Penny Creaton, et al., Plaintiffs-appellants, v. Margaret Heckler, et al., Defendants-appellees, 781 F.2d 1430 (9th Cir. 1986)

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U.S. Court of Appeals for the Ninth Circuit - 781 F.2d 1430 (9th Cir. 1986) Feb. 7, 1986

Mark Greenberg, Los Angeles, Cal., for plaintiffs-appellants.

Fumiko H. Wasserman, George Wu, Asst. U.S. Attys., Los Angeles, Cal., Michael V. Hammang, Deputy Atty. Gen., Los Angeles, Cal., for defendants-appellees.

Before SNEED, NELSON, and NORRIS, Circuit Judges.


Plaintiffs move to dismiss their interlocutory appeal from the district court's denial of a preliminary injunction. We fail to see any circumstances "which demand, in the interests of justice, that this court deny appellant's motion to voluntarily dismiss." See Shellman v. United States Lines, Inc., 528 F.2d 675, 678 (9th Cir. 1975). In dismissing the appeal, we simply accept plaintiffs' decision to proceed to trial without interim relief from the district court. Therefore, the motion to dismiss this appeal pursuant to Fed. R. App. P. 42(b) is granted.

SNEED, Circuit Judge, dissenting:

Appellants moved to dismiss this appeal, without prejudice presumably, on the ground that their purpose in filing this suit seeking, inter alia, a preliminary injunction enjoining the application by the Secretary of a particular interpretation of 42 U.S.C. § 602(a) (38) in the computation of AFDC benefits has been met by the issuance by the Supreme Court of California of a preliminary injunction in a state court proceeding that requires the State of California to provide the benefits the appellants seek without regard to the proper interpretation of the above federal statute.

Ordinarily the opposition of an appellee to an appellant's motion to dismiss his appeal faces an uphill battle. Rule 42(b), Fed. R. App. P., plainly suggests that a court of appeals has broad discretion in responding favorably to such a motion. A favorable response is not required, however. I would not give a favorable response in this case. My reasons are as follows:

I am not certain of the basis on which the Supreme Court of California acted. Were it clear that the sole basis was independent state constitutional grounds I would grant the motion to dismiss. This would be done because the Supreme Court of California would have interpreted its constitution to command the State of California officials to pay the AFDC benefits sought here by the appellants without regard to whether or not federal law permitted the Secretary to conform to that practice and without regard to whether or not the State received matching funds from the United States. At this stage I am certain that this is not an inescapable interpretation of the Supreme Court of California's action.1  To the extent that court relied in whole or in part on an interpretation of 42 U.S.C. § 602(a) (38), the appeal before us is as alive and not moot as are the proceedings in the State of California. Under these circumstances the appeal before us should not be dismissed. Not being certain on precisely what basis the California Supreme Court acted the prudent course appears to me to be not to dismiss the appeal. To dismiss the appeal, as the majority does, amounts to an unwise form of abstention based on the proposition that abstention is proper when a possible interpretation of state constitutional law could render the meaning of federal law on which the federal case turns irrelevant. As mindful as I am of the interests of states, this strikes me as a more expansive use of the abstention doctrine than I believe wise.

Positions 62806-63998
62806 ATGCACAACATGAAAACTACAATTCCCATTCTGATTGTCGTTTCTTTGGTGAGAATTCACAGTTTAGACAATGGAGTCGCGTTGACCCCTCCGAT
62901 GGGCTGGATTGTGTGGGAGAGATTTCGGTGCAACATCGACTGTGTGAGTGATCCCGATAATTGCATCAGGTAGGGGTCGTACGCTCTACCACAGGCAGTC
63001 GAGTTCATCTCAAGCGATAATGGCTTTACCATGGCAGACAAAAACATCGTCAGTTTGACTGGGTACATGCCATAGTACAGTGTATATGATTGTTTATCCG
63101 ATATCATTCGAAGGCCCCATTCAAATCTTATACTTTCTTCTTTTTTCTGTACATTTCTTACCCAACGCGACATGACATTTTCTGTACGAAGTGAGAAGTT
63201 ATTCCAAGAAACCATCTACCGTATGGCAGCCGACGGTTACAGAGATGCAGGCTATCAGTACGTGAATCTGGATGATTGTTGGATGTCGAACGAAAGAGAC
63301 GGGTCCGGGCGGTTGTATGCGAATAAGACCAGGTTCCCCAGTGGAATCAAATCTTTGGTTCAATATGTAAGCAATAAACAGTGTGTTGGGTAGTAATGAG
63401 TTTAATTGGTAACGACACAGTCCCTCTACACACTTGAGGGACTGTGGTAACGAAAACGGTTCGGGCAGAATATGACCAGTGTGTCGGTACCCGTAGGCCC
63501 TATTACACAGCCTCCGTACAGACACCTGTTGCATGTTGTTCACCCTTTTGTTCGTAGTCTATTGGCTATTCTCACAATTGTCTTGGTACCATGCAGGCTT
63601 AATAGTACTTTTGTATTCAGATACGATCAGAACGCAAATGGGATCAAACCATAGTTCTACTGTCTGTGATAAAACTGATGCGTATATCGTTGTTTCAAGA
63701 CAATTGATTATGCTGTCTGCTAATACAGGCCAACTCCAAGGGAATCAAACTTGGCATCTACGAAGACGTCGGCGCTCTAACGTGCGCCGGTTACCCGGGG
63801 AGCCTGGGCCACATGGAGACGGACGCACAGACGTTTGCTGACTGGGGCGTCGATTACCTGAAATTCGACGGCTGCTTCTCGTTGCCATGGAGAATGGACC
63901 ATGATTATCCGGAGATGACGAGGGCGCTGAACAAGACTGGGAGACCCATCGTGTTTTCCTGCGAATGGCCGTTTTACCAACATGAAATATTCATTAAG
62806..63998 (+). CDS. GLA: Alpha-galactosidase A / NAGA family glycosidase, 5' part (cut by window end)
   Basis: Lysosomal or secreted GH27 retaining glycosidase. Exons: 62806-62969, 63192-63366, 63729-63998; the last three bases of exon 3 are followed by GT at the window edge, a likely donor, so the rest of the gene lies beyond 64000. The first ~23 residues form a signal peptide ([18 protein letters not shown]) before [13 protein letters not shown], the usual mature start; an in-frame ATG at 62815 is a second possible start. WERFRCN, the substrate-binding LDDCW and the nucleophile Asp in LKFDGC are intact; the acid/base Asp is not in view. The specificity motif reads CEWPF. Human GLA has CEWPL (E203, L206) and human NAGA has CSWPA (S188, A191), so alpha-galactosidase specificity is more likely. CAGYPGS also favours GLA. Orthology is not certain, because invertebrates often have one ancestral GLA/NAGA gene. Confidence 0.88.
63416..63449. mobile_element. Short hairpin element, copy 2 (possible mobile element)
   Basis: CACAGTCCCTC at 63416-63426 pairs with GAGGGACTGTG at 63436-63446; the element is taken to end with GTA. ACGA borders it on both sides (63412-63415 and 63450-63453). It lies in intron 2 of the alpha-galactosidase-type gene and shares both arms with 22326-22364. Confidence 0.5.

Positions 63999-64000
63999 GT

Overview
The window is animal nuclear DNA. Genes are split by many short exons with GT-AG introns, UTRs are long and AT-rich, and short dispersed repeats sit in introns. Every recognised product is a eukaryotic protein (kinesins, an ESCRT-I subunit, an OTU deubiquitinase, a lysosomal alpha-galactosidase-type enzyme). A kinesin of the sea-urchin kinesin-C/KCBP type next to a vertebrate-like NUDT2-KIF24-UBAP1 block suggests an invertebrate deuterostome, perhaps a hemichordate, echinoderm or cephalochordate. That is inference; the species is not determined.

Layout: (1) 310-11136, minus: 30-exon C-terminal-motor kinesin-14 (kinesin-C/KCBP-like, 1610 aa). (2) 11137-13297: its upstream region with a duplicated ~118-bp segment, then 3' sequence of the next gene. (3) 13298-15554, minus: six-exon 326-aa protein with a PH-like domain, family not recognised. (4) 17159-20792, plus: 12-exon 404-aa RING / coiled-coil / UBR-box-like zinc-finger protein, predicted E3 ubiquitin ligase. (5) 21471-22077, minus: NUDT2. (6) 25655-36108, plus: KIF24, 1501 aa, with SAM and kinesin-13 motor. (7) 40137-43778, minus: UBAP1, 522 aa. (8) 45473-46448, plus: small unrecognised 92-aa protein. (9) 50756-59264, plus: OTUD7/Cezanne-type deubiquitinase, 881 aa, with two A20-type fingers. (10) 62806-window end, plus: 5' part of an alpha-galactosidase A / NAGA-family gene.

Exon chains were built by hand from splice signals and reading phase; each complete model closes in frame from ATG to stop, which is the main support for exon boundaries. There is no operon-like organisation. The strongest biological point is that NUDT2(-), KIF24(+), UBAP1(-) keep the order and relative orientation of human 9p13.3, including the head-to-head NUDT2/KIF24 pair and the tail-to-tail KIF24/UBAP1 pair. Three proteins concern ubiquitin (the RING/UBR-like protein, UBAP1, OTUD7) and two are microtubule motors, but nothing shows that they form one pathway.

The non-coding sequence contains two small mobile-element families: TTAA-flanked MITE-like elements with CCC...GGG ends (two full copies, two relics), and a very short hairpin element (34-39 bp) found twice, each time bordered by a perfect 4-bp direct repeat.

My second reason is that it is very likely that a disposition of this appeal would expedite the resolution of the dispute between the class before us and the state and federal governments. However we might decide this case it cannot avoid impacting on all parties to the dispute. Even if the State of California is subject to a California constitutional mandate immune from federal interference, the State, following our decision, could move with greater sureness in resolving the financial problems that such a situation would create. And were we to uphold the appellants' interpretation of 42 U.S.C. § 602(a) (38), I cannot believe that this would not hasten the day of resolution of this dispute.

My third reason is that to dismiss this appeal at this time is to waste the effort of this court in expediting this appeal and deliberating for a period of several months. Our burdens are too great to embrace such profligacy with respect to our time. Counsel for appellants were engaged in the state litigation during the course of the litigation now before us. Frequently the use of state and federal forums simultaneously is possible; but counsel who choose such a course should anticipate that they might obtain two results which may be incompatible. In any event, the burden to be carried in obtaining a dismissal of an appeal in one, upon obtaining a favorable result in the other, should be substantial.

I, therefore, respectfully dissent.


The California Supreme Court's order reads as follows:

The appeal entitled Simon et al. v. McMahon, etc., et al., A032772, presently pending in the Court of Appeal, First Appellate District, Division One, is transferred to this court and a writ of supersedeas is issued directing the defendants to refrain from enforcing the operation of Welfare and Institutions Code section 11008.14 pending the disposition of the appeal. The appeal, A032772, is retransferred to the Court of Appeal, First Appellate District, Division One, for disposition on the merits.

The petition for review in A032285, is DENIED as moot.